The question is always posed at the start of the exhibition schedule: How important is it to win during spring training?
For most teams it isn’t and history is full of examples of spring training winners who were flops during the regular season. The reverse also holds true.
But, what about the Mets, who open up today against the Washington Nationals? What are we to make if Zack Wheeler outpitches Stephen Strasburg or if the Nationals light him up?
Probably nothing, but over the next five weeks I believe it is important for the Mets to show something, if for no other reason but to get a good feeling about themselves. And, for us to get a good feeling about them.
Several things to look for in today’s Mets intrasquad game in Port St. Lucie. You don’t get answers in a game like this, but you can get a first impression or something to build on.
Here’s the players I am interested in and why:
Kirk Nieuwenhuis: Leading off for Team 1. Nieuwenhuis is getting the first chance to win the leadoff job, which is definite hole.
Jordany Valdespin: Playing second base for Team 1 and batting second. Valdespin is ticketed to open the season in the minors, but that could change on how well he plays second base and how Daniel Murphy recovers from a ribcage injury.
Andrew Brown: Playing left field for Team 1. He has a chance to stick as a reserve in the Mets’ undermanned outfield.
Wilmer Flores: A top prospect playing second base for Team 2. Opportunities often come out of injuries and if Murphy’s injury is worse than expected Flores might become an option. Even so, he should see major league time this summer.
Several days ago I gave you my idea for the Mets’ batting order and it included Kirk Nieuwenhuis as the leadoff hitter, so I was happy to read Adam Rubin’s story he will be given first chance to win that job.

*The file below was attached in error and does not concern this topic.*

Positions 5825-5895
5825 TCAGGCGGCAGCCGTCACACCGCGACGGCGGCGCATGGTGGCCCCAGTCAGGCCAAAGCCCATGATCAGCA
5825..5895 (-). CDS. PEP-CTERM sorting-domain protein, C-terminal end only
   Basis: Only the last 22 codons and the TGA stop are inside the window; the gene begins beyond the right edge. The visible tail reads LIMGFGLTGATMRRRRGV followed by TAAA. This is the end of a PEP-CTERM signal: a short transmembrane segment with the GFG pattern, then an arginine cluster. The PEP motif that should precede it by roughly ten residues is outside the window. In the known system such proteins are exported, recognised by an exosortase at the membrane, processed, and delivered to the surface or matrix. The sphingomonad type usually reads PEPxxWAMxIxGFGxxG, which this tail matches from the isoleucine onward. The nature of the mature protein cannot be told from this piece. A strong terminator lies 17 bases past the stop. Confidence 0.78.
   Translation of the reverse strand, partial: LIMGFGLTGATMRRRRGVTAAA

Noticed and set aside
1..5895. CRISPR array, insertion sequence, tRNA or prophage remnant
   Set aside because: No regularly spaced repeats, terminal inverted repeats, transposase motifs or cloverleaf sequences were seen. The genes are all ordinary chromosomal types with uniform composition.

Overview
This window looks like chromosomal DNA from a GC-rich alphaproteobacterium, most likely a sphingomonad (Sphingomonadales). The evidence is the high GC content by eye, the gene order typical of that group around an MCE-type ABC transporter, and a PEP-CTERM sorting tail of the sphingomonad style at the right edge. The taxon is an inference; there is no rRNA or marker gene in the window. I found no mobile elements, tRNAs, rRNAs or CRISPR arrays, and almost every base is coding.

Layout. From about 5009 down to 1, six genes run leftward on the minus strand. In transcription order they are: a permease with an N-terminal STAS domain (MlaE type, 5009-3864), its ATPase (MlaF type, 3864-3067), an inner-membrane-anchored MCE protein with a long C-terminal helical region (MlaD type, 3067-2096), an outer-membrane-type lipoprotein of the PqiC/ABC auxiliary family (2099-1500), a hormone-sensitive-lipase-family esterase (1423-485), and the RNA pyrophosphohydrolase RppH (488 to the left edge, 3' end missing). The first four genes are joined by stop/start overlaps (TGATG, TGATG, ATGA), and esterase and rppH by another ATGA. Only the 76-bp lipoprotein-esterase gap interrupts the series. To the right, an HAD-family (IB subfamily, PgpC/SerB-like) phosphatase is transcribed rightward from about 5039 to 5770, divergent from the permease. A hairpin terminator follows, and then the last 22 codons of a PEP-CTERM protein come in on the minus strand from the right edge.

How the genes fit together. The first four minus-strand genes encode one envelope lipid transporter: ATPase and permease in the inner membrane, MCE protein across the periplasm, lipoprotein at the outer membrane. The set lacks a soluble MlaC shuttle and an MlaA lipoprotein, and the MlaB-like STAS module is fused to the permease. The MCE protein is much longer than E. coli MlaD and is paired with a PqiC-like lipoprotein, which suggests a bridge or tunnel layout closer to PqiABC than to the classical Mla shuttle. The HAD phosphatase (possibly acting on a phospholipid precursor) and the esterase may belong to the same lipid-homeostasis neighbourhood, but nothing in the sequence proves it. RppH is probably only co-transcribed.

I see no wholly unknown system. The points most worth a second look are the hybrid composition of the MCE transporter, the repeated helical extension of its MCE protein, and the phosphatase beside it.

Nieuwenhuis will be the leadoff hitter for Saturday’s exhibition game against Washington.
The Mets like Nieuwenhuis’ patience – he sees over four pitches an at-bat – and he had moderate success in the role last year hitting .264 with an on-base percentage of .303.
Both numbers need to be improved, but it must be remembered he did this in his first look at major league pitching.
Before their slide Nieuwenhuis played center and hit leadoff and Terry Collins remembered: “ … when we were playing really, really well, that guy was in center field. So he deserves the right to get the first shot.’’
Nieuwenhuis can steal the occasional base, but he’s not known as a steal threat. Steals can sometimes be overrated, but fundamental base running is always in vogue. Going first-to-third, realizing when a ball will go through, and running to avoid a double play are all critical components of good base running.
Like every manager in the history of the game, I love to tinker with batting orders. So much can happen between now and Opening Day, but when it is below freezing it is as good a time as any to think of what Terry Collins’ lineup could be this summer.
Collins is on record with Ruben Tejada in the leadoff slot, but I’m suggesting a different direction.
NIEUWENHUIS: Trying him at leadoff.
Kirk Nieuwenhuis had limited success last season when he first arrived, but pitchers figured him out. I’d like to give Nieuwenhuis the chance to lead off because he demonstrated patience and the ability to slap the ball around and run. If he can become more disciplined he could develop into a good leadoff hitter, and since we’re thinking long-term let’s give it a try because there’s an upside with Nieuwenhuis hitting first.
Tejada would hit second because he has good bat control, knows how to work a pitcher and can bunt. All are ideal for a No. 2 hitter. Tejada can also hit-and-run and steal a base. If Tejada can do all those things, it could get a running game going with Nieuwenhuis. If Nieuwenhuis doesn’t pan out as a leadoff hitter, Tejada would go back to the top. Let’s give it a month.
The Mets’ first injury of spring training is Daniel Murphy, who is back in New York to have an intercostal muscle in his ribs examined and receive a possible cortisone injection.
Murphy complained of feeling a tugging feeling in his ribs and will be examined at the Hospital of Special Surgery.
This is not a new injury for the Mets, as David Wright and Scott Hairston had the same last spring, but both were on the Opening Day roster.
Murphy is thinking he’ll be down from a week to ten days. Murphy said he experienced similar pain last year and attributed it to a minor change in his stance.